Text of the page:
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With Tumbling Oil Price, Nigeria May Turn Inwards for Market

The slump in crude oil prices in the global market has fuelled the need for Nigeria to stop crude oil exports and feed local refineries to boost the exports of refined products and supplies of fuel to industries, it was learnt.

Following the dwindling oil revenue, analysts have also urged policymakers to target taxes and other non-oil revenues.

Crude oil prices plunged again yesterday as oil market panic extended into a second day with no end in sight to a swelling global crude glut as the COVID-19 pandemic has obliterated demand for fuel.

Facing a dearth of storage space and a dramatic 30 per cent plunge in worldwide fuel demand, producers have kept selling oil aggressively.

The price of United States’ West Texas Intermediate (WTI) on Monday crashed to negative, implying that US oil producers were paying the buyers to take the products off their hands over fears that the storage capacity for the crude could run out in May.

The price drop was its worst since the New York Mercantile Exchange (NYMEX) opened oil futures trading in 1983.

With supply looking like it will far exceed demand for weeks, Reuters reported last night that Brent futures for June delivery yesterday fell $6.24, or 24 per cent, to settle at $19.33 a barrel, while WTI crude for June, the front-month contract as of Wednesday, fell $8.86, or 43 per cent, to $11.57.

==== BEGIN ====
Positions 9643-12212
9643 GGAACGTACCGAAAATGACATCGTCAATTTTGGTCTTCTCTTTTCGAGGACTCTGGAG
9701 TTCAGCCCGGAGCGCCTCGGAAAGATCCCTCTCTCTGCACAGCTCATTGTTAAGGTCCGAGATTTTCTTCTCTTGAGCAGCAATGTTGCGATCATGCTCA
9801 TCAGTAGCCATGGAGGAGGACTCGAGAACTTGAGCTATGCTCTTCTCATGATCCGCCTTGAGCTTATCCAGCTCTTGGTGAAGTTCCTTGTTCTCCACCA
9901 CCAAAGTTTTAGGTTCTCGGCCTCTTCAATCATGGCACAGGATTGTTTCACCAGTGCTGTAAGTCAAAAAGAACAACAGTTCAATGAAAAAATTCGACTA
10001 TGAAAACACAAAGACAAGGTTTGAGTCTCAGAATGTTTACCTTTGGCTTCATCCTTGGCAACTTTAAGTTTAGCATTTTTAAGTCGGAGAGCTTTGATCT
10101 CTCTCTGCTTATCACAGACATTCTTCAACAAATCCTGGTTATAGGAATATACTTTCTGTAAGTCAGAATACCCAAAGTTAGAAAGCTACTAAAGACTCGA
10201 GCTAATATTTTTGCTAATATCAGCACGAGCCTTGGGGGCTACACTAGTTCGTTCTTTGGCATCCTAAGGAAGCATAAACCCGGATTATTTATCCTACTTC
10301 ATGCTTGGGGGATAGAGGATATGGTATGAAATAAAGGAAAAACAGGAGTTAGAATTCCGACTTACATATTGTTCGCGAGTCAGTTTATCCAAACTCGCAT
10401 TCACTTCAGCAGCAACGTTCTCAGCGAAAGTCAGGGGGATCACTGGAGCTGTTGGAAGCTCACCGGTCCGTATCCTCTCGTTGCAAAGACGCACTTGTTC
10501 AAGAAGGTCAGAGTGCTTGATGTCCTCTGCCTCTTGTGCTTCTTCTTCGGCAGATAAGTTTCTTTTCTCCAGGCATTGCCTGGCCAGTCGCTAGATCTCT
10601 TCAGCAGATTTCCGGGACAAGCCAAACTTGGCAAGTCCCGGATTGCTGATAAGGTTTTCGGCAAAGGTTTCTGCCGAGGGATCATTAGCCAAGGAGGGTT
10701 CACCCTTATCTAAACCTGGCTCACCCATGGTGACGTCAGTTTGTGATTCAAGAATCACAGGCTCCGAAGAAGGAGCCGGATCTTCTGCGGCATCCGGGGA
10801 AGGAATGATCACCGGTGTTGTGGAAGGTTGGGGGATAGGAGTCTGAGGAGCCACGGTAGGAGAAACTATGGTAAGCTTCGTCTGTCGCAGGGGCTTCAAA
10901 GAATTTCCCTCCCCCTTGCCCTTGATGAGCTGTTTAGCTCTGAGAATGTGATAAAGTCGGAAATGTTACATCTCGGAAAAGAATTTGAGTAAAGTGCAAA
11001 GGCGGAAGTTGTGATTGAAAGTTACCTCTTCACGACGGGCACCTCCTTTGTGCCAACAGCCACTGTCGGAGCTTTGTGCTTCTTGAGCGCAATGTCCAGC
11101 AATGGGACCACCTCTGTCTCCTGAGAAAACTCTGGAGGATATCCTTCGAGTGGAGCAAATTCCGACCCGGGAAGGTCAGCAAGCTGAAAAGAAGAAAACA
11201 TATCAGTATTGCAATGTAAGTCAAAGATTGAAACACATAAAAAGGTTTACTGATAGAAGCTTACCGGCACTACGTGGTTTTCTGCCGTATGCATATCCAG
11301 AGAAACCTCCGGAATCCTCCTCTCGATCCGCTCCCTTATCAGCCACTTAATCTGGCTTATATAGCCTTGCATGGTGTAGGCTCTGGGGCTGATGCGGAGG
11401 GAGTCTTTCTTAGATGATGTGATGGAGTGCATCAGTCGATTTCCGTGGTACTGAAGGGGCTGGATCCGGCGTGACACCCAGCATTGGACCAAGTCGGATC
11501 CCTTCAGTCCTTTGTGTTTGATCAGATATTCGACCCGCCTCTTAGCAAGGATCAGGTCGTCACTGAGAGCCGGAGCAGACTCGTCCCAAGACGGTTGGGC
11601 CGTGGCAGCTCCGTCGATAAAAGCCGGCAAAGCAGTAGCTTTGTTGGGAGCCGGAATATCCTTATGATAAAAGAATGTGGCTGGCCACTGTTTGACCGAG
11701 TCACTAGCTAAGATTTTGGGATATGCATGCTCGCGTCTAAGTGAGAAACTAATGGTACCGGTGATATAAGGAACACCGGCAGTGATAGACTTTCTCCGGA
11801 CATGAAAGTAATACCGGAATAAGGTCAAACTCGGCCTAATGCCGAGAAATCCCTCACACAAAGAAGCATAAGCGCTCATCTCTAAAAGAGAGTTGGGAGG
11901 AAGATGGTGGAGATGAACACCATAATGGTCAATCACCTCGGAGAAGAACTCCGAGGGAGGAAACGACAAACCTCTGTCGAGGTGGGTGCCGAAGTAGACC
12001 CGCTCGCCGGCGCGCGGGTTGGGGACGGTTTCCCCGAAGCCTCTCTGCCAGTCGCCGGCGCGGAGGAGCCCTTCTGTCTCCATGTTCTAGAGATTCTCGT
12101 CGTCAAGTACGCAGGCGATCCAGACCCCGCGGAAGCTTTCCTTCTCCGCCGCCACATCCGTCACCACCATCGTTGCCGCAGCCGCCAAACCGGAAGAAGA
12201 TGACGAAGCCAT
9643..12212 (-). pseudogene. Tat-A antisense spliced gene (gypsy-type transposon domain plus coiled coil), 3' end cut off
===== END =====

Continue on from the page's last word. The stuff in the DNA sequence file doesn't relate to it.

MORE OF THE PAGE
Following the plummeting oil price, Nigeria had revised her 2020 budget benchmark from the initial $57 per barrel to $30 per barrel but still, the prevailing market price of crude presents no hope for financing the budget.

The most viable option, it was gathered, is for the country to freeze oil exports and feed upcoming local refineries to facilitate exports of refined products, earn foreign exchange and save local industries the huge cost incurred on diesel for power supply.

Apart from exporting the refined products, other derivatives from the refineries can be used as raw materials for industries, such as plastic industries.

THISDAY learnt that the multiplier effects will make local industries globally competitive and spur the Nigerian economy to greater heights.

The Minister of Finance, Budget and National Planning, Mrs. Zainab Ahmed, had hinted that the 650,000 barrels per day Dangote Refinery was expected to save Nigeria about $10 billion in foreign exchange when completed.

She said: “This is a very important project one of the largest refineries in the world today. Mr. President is very proud of this project and we speak about it everywhere we go in terms of the number of jobs which it is creating and the good that it will be bringing to our economy.

“And for us in government, that is a saving of at least $10 billion that will be sitting in our reserves instead of flying out to pay for petroleum products.”